New Delhi: The Supreme Court was informed by the Election Commission of India that it does not have the power to ban a political party or its members for hate speeches.
In absence of specific law on ‘hate speech and ‘rumour mongering’ during elections, the commission used Indian Penal Code (IPC) provisions and the Representation of People (RP) Act to ensure the political parties’ members do not make statements to create disharmony between different sections of society.
Hate speech has not been defined under any existing law in India, ECI said in a written response as per various reports.
“In the absence of any specific law governing hate speech and rumour mongering during elections, the ECI employs provisions of the IPC and the RP Act, 1951 to ensure that members of political parties or even other persons do not make statements to the effect of creating disharmony between different sections of society,” news agency Indo-Asian News Service quoted ECI as saying.
It further added, “It is relevant to refer to the judgment dated February 2, 2017, of the Supreme Court in Abhiram Singh vs. C D Commachen where it was held that any appeal to vote or to refrain from voting for a candidate on the grounds of religion, caste, race, community or language by a candidate or his agent to the electors would amount to corrupt practice under the provisions of the RP Act, 1951.”
The poll panel response came to a PIL by advocate Ashwini Kumar Upadhyay seeking a direction to the Centre to bring legislative measures to address hate speech and rumour mongering.
It added that ‘Model Code of Conduct for the Guidance of Political Parties and Candidates’ guidelines has been issued by it, and it also drew up a list of Do’s and Don’ts after the announcement of elections and till the completion of the process.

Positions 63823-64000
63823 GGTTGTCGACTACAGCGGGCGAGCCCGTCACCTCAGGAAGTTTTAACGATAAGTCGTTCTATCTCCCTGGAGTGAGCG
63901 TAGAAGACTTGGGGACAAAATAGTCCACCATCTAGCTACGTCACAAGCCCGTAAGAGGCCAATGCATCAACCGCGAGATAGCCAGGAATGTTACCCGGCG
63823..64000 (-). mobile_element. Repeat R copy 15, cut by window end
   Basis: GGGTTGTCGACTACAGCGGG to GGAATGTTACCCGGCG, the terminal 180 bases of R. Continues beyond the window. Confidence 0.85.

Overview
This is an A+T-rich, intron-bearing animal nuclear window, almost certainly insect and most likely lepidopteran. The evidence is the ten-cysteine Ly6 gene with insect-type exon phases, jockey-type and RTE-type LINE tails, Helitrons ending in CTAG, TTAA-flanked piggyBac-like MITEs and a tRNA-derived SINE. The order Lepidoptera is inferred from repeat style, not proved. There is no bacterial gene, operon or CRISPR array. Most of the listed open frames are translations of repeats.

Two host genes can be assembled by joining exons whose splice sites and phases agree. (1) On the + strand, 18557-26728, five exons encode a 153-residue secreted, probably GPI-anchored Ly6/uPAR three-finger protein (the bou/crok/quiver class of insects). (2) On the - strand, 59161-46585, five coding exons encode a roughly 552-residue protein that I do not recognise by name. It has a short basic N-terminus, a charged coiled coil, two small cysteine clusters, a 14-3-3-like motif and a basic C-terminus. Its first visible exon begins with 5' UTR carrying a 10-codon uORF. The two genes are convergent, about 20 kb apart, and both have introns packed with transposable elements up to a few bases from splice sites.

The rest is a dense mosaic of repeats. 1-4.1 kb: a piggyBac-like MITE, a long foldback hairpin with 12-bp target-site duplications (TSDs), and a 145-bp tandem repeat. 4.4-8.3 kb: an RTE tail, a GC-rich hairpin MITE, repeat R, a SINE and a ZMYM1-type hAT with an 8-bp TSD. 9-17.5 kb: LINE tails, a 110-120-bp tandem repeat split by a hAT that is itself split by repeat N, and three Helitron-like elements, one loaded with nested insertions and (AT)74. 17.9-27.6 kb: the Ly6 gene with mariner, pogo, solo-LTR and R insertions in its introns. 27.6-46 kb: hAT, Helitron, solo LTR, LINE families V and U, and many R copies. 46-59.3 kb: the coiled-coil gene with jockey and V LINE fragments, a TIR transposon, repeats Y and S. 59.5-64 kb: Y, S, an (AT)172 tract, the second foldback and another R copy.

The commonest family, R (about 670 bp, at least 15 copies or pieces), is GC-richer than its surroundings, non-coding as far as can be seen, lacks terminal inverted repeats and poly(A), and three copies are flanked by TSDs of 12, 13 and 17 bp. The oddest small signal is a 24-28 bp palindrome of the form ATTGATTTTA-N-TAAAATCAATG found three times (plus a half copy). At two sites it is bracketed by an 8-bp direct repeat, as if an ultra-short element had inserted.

“It is humbly submitted that if it is brought to the notice of the Election Commission of India that any candidate or his agent is indulging in any speech that promotes, or attempts to promote, feelings of enmity or hatred between different classes of the citizens of India on grounds of religion, race, caste, community, or language, the Election Commission of India takes strict note of the same and thereby issues Show Cause Notice to the concerned candidate or person calling upon him/her to submit his/her explanation”, it added.
The poll panel said that based upon the reply, it issues advisories cautioning defaulting candidates or prohibiting them from campaigning for a specified period of time or even initiation of a criminal complaint (in case of repeat offenders).
The poll cited the apex court direction in Pravasi Bhalai Sangathan (2014), to the Law Commission of India to examine the issue of whether ECI should be conferred with the power to derecognize a political party disqualifying it or its members if a party or its members commit the offense of hate speech.
“Whilst the Law Commission of India’s 267th Report neither answered this court’s question as to whether the Election Commission of India should be conferred the power to derecognize a political party disqualifying it or its members, if a party or its members commit the offence of hate speech nor expressly made any recommendations to the Parliament to strengthen the Election Commission of India to curb the menace of “hate speeches”, it did suggest that certain amendments be made to the Indian Penal Code and the Code of Criminal Procedure”, the news agency report quoted the poll panel as saying.